In other words, they express the personal opinion of the writer of the piece. That's it. Not the paper's bias, and certainly not any editorial bias.

    If you have a correction to make on any of our news pieces, I invite you to step up and comment on those pieces themselves. And if you have a differing opinion might I suggest sumbitting it to the newspaper, which will almost surely edit and publish your opinion. I rarely comment on this website, but if you are going to charge that our news pieces distort or intentionally omit facts then you ought to be prepared to point out the factual omissions or distortions in question and to do so in a direct, clear, and straightforward manner, rather than suggesting that opinion pieces are indicative of a bias toward anything political. At most, we're biased towards printing the material we receive.

    Letters should be no more than 350 words, and may be edited for space, clarity, accuracy, and vulgarity. I look forward to receiving yours.

  5. Thank you for pointing out the issues in my argument. True, the examples from CFS campaigns are partisan positions. I would argue, would you rather have URSU doing nothing but administrating bulletin boards and the Owl? If so, that's fine. You have an opinion and although I disagree with it, you have every right to it. Perhaps you would consider writing an article for the Carillon, as suggested by John Cameron.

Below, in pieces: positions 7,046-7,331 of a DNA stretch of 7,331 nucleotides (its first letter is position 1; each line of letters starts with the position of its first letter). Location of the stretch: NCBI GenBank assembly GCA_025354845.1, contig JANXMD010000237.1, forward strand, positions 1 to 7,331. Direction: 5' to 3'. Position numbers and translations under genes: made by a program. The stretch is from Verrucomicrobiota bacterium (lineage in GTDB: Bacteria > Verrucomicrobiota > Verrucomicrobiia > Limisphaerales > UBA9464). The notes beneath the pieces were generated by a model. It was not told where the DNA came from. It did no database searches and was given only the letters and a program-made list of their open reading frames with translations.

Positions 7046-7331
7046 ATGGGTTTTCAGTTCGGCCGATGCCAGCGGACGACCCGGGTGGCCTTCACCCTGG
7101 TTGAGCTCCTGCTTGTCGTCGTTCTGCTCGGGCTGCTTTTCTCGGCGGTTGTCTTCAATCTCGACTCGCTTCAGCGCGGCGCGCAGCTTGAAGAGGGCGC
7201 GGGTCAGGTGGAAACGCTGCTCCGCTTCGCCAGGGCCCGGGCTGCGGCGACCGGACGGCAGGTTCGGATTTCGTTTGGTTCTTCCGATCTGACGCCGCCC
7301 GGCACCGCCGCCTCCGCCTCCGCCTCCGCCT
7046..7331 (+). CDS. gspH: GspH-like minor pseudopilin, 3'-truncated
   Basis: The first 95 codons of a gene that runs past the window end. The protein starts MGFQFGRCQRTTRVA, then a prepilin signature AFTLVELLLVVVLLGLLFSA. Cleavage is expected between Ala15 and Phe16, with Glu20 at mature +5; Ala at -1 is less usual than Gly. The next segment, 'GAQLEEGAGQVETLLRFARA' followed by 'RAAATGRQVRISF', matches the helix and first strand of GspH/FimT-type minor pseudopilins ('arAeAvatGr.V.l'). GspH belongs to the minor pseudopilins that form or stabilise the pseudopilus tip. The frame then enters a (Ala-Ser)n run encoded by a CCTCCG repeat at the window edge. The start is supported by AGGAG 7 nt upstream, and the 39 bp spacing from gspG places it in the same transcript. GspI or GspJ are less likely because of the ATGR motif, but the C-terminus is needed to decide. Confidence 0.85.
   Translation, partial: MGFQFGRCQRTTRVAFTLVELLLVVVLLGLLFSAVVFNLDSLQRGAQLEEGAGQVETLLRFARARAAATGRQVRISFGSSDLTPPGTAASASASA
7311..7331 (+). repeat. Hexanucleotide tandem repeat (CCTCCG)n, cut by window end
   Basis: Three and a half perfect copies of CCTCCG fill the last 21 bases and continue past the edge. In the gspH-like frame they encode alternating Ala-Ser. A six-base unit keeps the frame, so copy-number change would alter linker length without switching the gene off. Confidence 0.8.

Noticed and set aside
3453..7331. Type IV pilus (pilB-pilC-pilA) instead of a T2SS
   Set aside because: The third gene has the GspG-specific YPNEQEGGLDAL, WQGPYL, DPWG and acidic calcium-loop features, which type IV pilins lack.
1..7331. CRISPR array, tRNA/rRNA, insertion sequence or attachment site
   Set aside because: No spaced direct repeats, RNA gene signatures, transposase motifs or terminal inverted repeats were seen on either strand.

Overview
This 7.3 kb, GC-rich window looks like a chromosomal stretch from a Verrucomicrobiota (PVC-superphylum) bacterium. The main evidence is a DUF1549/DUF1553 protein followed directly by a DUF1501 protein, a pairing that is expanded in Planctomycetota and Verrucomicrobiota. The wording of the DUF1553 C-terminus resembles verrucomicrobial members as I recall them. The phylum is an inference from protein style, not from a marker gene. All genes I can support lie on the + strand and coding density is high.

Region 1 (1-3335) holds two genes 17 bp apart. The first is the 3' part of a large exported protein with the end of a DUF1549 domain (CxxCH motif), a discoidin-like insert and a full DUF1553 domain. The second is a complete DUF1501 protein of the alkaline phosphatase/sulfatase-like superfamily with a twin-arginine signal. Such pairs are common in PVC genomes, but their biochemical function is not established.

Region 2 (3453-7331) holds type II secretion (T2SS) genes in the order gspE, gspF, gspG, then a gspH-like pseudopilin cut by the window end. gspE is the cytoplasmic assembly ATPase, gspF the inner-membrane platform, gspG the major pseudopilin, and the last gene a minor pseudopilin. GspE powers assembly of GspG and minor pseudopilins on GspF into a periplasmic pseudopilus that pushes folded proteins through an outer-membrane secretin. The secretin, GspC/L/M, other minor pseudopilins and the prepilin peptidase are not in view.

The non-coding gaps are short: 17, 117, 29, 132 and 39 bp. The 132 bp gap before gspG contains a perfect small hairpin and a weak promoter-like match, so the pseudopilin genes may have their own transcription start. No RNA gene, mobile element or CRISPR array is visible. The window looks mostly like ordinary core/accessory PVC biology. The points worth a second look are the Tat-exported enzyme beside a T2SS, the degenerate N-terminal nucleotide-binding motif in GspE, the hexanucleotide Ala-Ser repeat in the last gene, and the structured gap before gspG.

As for URSU being non-partisan: Perhaps if they showed dedication to being non-partisan, that argument would hold more water. They came down heavily on the "vote no" side of this referendum, but they refuse to take a stance on issues of gender equality or lower tuition fees? If they don't want to be partisan, then they shouldn't take sides on anything. Again, we limit them to an elected administrative unit rather than a politically active entity, which is fine, if that is what you want.

    It seems the issue comes down to the interpretation of the non-partisan clause. If the non-partisan clause is so difficult to follow, then they can amend it so they don't have to follow it, correct? I mean, they need approval of the board, but it cannot be that difficult to attain unless there is some reason they should be non-partisan. I see how asking them to remain non-partisan and yet to participate with the CFS can be hypocritical. So perhaps then they need to look at their constitution and change it to allow them to be partisan, rather than just ignoring it. Or clarify what they mean by non-partisan.

    Have a good day.